21 October 2018   |  Last Updated 19-12-2014 11:07

      Asylum-seekers petition for equal chance to university

      Young RAPAR members in Manchester have created a petition called “Breaking Education Barriers” in order to encourage student loan companies to extend their scope to asylum seekers.


      Asylum seekers are entitled to go to university in the UK if they meet the course entrance requirements and can pay the tuition fees.


      Those who have not yet received a decision about their status from the Home Office are classed as overseas students and have to pay tuition fees of £8,500 to £29,000 a year.


      In some universities asylum seekers are charged with the home rate if they have a proof that an application for asylum in the UK has been made.

      But even home fees are impossible for asylum-seeking students as they are not eligible to receive Student Finance England funding. Moreover, they are denied the right to work in the UK and have to live on government hand-outs of around £36 a week.

      Farid Uahidi, 25, Treasurer at RAPAR, left Iran seven years ago. He came to Manchester with a Level 3 Diploma in Computer Networking and was looking forward to his admission to university.

      He was devastated to find out that because of his asylum-seeking status there was no place for him in higher education in the UK.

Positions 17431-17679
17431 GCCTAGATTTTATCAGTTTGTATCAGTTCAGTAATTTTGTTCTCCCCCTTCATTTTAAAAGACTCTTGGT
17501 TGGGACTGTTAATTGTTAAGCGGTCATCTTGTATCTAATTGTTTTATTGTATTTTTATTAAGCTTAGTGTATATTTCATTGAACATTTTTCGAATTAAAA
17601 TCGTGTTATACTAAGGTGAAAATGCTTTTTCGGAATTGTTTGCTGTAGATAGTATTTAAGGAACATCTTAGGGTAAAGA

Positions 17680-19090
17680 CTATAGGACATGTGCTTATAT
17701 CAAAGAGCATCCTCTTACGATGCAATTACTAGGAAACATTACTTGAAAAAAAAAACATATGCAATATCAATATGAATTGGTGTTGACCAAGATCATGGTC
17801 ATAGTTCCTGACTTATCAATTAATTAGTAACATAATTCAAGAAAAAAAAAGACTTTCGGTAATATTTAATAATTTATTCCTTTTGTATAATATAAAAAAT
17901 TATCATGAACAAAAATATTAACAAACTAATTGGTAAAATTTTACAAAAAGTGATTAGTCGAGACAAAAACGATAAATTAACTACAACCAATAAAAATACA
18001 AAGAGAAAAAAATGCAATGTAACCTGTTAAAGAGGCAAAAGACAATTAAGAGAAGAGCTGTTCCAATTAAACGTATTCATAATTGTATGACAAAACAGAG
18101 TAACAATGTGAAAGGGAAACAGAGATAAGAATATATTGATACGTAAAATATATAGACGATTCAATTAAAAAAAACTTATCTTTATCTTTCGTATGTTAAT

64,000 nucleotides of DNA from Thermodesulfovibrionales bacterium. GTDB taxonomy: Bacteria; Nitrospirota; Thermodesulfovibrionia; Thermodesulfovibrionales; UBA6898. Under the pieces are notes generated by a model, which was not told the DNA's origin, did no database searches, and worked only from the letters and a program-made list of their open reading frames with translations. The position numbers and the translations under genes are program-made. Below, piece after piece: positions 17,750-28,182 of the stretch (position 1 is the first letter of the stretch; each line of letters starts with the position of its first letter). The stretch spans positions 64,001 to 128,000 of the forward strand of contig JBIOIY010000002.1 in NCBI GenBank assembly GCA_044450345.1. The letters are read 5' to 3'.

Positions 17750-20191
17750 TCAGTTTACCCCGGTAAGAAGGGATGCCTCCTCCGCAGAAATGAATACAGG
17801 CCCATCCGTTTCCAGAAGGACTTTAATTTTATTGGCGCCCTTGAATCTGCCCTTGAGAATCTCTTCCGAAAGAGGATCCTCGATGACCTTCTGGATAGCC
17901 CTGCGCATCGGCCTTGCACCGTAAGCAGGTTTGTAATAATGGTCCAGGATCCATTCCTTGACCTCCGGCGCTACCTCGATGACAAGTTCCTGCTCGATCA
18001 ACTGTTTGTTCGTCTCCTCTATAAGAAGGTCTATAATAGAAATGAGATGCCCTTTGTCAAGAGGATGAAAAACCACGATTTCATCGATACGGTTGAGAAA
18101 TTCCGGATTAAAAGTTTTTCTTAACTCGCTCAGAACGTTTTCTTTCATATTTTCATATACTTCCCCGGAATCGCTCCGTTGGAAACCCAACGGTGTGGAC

He said: “Of course, I’ve been tempted to just apply for university, start going and just keep saying that my loan company process is still going through, just going to my lectures.But that’s not the right thing to do, that’s not the way it should be.

      “It should be straightforward for everyone. And if somebody wants to choose to take that path and go to higher education - they should have the right to do so.”


      Manchester-based scheme Article 26 lobbies universities to waive fees for a few students and offers them financial support while they are studying. It is part of the Helena Kennedy Foundation and refers to Article 26 of the Universal Decalaration of Human Rights that education should be available to all on equal basis.

      Nick Sagovsky, Trustee at Helena Kennedy Foundation, said:“ What we have in this country is a system where people are often admissioned on a basis of merit, but they can only take up their place if they can fund it.

      "And we are seeing young people coming from asylum-seeking roots who are effectively barred from higher education because they can’t fund it. We are trying to find out way to overcome that barrier for these fabuluous young people."

      After being approached by the organization, the University of Salford offered full tuition fee bursaries to three students a year, while the University of Manchester extended an existing support scheme which caps asylum seeker fees to home student rates, to also provide one bursary.

      Spokesperson from the University of Salford said: "The university is keen to be involved in this scheme as a means to facilitate access to higher education for asylum seekers.

      "It is also keen to support access for other groups traditionally under-represented within higher education, including young people who have been in care, and we find that many asylum seekers are also care leavers."

      by Stanislava Antova